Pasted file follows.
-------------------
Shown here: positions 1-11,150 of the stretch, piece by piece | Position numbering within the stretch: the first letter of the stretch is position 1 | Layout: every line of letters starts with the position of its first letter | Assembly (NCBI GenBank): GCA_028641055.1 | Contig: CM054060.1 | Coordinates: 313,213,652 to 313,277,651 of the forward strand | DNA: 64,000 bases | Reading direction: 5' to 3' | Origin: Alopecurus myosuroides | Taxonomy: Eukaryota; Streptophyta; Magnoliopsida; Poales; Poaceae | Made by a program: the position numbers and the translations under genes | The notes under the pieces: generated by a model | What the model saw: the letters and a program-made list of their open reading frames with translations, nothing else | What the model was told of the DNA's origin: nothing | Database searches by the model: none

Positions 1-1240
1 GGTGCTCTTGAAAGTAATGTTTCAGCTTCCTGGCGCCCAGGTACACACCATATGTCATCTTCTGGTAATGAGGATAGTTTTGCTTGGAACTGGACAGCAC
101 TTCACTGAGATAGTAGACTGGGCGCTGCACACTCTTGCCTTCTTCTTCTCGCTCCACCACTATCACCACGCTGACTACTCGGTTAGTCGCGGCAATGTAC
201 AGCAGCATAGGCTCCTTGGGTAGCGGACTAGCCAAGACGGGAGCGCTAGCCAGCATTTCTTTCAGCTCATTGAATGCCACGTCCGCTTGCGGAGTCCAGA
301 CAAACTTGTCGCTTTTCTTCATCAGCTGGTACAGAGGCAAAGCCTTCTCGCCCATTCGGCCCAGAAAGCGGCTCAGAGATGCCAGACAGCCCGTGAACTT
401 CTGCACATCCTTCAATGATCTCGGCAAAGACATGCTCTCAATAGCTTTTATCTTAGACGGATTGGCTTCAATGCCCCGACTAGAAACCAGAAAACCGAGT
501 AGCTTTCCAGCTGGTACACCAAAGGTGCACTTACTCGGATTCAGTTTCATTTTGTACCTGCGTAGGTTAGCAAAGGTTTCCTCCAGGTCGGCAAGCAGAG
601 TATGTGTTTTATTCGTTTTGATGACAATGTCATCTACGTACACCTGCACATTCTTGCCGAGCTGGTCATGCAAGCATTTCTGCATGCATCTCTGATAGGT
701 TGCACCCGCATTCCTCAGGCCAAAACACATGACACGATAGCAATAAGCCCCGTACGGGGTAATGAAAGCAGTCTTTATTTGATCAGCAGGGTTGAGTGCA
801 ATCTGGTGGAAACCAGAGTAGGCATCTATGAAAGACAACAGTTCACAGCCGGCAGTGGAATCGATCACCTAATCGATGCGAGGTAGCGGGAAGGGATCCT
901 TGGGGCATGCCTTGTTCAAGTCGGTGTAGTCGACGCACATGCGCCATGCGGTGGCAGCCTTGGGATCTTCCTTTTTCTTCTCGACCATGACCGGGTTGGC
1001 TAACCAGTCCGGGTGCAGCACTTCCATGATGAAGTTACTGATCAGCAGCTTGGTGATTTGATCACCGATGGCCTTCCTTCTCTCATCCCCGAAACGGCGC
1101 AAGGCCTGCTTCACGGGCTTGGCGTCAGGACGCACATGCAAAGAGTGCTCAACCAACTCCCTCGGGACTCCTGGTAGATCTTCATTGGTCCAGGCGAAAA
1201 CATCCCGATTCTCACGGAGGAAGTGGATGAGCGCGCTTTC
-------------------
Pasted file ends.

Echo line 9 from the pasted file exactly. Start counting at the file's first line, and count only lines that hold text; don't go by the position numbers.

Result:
601 TATGTGTTTTATTCGTTTTGATGACAATGTCATCTACGTACACCTGCACATTCTTGCCGAGCTGGTCATGCAAGCATTTCTGCATGCATCTCTGATAGGT